My intern puzzlhunt puzzle is on the web. Neat.
Day: October 2, 2002
Disruptive technologies for programming languages
An internal blog pointed me to Todd Proebsting’s presentation on disruptive technologies for programming languages. It’s a good read that points out a few areas to look for programming lanaguage improvement in the future.
- Automatic persistent tracing for crash anaylsis
- Checkpoints / Undo
- DB / SQL integration
- XML Manipulation
- Constraint Solver
- Distributed Computing
Also there is a good swipe on slide 25: “Java’s a drug you rub on venture capitalists to make them crazy.” Except the Java is crossed out and replaced by XML and Venture capitalists is scratched out and replaced by “Microsoft Execs”
The Hailstorm herring?
Since scoble noticed who my employer is, it’s a good time to remind folks that this is my personal place where I’m not talking on behalf of my employer. I guess my point is that hailstorm as I understood it has zero to do with html generation. I’m reading his response to me over and over, and I’m wondering if scoble is mixing up asp.net and the .net framework with .net myservices/hailstorm. His arguments make a lot more sense if he is talking about asp.net and .net frameworks. In which case I’d say that ASP is pretty neutral platform in respect to web standards, and asp.net tends to encourage you to create better html in respect to web standards. As for the different microsoft sites, I actually couldn’t find a main microsoft web site with an .aspx in sight. Sorta sad really. While I’d like to see standards compliance through all the sites, I can understand why it doesn’t happen. Often it is expensive to get right, and it doesn’t have any tanagible rewards. Which do I prefer, a fast loading site that is full of functionality, and bug free, or one that will pass a validator? Does that mean that web standards aren’t important? No. I believe standards has made the web a lot better and more usable across browsers, and as a developer (I don’t do much web programming in my job) I like the idea of having a standard to code to.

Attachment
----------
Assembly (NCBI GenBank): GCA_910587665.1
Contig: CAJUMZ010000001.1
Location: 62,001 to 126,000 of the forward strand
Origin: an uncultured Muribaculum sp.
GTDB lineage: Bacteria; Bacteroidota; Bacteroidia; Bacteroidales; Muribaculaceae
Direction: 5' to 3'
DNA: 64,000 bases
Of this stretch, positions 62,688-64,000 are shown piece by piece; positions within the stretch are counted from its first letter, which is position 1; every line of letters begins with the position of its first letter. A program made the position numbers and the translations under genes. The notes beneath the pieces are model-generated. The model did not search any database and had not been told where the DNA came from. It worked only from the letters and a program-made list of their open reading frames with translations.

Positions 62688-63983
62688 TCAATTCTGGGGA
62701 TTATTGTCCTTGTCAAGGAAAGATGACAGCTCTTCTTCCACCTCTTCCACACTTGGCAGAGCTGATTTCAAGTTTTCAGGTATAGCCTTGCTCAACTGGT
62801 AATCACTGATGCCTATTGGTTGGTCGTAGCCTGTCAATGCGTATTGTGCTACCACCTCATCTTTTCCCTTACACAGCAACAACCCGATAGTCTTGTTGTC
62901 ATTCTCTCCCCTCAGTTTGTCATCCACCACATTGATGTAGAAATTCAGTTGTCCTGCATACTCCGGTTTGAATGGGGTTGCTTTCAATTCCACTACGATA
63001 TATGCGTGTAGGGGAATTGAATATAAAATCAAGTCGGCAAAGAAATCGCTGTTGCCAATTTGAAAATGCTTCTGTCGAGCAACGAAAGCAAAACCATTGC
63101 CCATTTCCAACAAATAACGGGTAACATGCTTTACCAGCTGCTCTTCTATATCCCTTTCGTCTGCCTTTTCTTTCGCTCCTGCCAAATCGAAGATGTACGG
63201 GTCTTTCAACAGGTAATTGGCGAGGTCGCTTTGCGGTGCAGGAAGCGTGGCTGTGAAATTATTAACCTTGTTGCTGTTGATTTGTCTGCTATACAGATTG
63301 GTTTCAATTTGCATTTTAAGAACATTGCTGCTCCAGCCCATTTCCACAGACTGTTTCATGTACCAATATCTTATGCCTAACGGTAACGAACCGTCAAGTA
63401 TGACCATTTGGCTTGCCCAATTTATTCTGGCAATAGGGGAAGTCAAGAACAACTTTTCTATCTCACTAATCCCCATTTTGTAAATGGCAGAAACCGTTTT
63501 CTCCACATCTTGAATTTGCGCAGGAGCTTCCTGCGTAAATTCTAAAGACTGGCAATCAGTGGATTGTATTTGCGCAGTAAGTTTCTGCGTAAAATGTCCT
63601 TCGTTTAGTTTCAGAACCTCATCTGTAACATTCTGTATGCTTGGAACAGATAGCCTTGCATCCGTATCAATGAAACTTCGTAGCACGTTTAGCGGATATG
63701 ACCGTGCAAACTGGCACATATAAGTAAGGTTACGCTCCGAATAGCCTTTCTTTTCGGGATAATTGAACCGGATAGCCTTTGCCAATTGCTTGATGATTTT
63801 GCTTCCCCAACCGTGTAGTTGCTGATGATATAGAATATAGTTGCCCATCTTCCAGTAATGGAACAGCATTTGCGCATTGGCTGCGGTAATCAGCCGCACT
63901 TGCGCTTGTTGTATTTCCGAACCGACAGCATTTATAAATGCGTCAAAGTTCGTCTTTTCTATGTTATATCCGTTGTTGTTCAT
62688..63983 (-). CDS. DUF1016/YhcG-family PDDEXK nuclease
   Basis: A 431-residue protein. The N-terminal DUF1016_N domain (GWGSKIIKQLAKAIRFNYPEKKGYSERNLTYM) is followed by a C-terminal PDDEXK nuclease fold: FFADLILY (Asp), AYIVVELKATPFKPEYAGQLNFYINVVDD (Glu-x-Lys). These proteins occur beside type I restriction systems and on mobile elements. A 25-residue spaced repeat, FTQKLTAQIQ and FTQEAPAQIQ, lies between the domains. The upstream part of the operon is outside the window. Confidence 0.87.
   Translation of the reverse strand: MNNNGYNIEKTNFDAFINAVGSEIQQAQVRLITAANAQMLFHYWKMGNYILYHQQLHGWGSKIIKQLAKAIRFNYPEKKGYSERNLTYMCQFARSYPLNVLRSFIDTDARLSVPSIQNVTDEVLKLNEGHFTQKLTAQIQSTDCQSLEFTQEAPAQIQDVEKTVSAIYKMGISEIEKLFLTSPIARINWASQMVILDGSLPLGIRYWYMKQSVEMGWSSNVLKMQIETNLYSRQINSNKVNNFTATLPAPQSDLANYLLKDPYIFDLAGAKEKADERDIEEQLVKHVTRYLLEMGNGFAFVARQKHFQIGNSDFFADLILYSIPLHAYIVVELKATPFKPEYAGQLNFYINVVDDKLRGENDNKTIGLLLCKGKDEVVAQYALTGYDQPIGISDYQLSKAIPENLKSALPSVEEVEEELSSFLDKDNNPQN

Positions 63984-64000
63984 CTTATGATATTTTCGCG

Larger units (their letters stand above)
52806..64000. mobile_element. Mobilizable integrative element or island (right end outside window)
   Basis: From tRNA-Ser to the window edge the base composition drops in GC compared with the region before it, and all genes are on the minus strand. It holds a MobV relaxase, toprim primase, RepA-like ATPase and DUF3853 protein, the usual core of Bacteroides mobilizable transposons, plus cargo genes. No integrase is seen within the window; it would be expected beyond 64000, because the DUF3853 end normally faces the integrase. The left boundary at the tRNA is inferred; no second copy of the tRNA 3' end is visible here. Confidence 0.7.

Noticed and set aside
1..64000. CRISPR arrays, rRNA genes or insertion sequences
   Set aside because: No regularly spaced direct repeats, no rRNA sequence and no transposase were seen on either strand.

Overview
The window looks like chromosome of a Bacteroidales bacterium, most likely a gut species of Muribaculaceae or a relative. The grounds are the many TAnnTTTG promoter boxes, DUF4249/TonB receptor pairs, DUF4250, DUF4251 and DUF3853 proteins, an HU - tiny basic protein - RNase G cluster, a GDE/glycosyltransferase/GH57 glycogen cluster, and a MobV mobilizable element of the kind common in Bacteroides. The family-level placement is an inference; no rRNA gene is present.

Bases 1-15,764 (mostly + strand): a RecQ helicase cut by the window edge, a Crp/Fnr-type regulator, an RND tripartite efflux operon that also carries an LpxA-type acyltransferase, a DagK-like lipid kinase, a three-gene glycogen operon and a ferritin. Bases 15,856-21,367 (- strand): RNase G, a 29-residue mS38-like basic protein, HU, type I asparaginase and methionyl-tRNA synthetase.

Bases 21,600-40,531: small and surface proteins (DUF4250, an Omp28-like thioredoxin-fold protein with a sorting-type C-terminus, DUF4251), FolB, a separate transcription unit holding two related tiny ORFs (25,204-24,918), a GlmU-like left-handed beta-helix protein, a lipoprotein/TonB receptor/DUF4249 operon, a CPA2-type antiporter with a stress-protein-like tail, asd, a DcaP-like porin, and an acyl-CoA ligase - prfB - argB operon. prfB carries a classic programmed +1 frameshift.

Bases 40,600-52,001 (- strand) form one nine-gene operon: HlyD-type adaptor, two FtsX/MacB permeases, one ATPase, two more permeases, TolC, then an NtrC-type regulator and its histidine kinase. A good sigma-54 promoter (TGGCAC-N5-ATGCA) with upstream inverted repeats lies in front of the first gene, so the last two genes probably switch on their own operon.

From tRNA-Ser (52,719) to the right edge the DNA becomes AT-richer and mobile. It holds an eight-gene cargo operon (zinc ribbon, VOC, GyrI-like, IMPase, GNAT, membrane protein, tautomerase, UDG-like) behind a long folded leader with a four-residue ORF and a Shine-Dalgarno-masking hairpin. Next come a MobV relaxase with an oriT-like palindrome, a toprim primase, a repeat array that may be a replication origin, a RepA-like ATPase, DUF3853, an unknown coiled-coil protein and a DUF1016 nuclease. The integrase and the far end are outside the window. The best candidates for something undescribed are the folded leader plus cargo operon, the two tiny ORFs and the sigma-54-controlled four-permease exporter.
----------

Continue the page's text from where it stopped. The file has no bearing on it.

New Jersey Supreme Court Rules Torricelli Can Be Replaced. The court unanimously ruled this evening that the state Democratic Party can replace the name of Robert G. Torricelli on the Nov. 5 ballot for United States senator. By Terence Neilan. [New York Times: Politics]
Rethinking The Nazi Nightmare Two Hi
Rethinking the Nazi nightmare. Two historians challenge the idea that the Holocaust was unique, describe how anti-Semitism was worse in prewar America than in Germany and compare Hitler & Co. to the ’60s generation. [Salon.com]
Whitehouseorg Is Supplying Patrotic Posters
Whitehouse.org is supplying patrotic posters. 🙂
Gestures for Windows
One of the well features of Opera and Mozilla that IE doesn’t have is Mouse Gestures. So today I did a google search and installed StrokeIt. I’ve got to admit drawing a C to close a window is super handy. I do a A and get my weblog. Another gesture is bound to opening a cmd window with the build environment.. Very Cool.
Gartner Slams MS Security After Latest Flaw No Improvement Till
Gartner slams MS security after latest flaw. No improvement till 2004 [The Register]
MSN 8 ain't no Hailstorm
Scoble still isn’t getting what Hailstorm/.NET MyServices was.
He’s right about concerns on where the data lives. It was that issue that killed hailstorm (or at least has made it go away till they had thier federation story worked out at ship time instead of V2 time). But the main point is that what MSN 8 is shipping simply can’t be hailstorm because hailstorm is a platform and what MSN 8 is providing isn’t.
Finally, what does server side data sources and manipulation apis have anything to do with how the web site chooses to display it? A familiar example is RSS. Every news aggergator and web site has a different way of showing the information retreived through the format. Some are standards compliant, some aren’t, and some are not even web based at all.
Leander Kahney Digs Through The Archives And Discovers That Man
Leander Kahney digs through the archives and discovers that many of the innovations in Mac history came from small independent developers, not Apple. Keep digging Leander, there’s much more to the story. [Scripting News]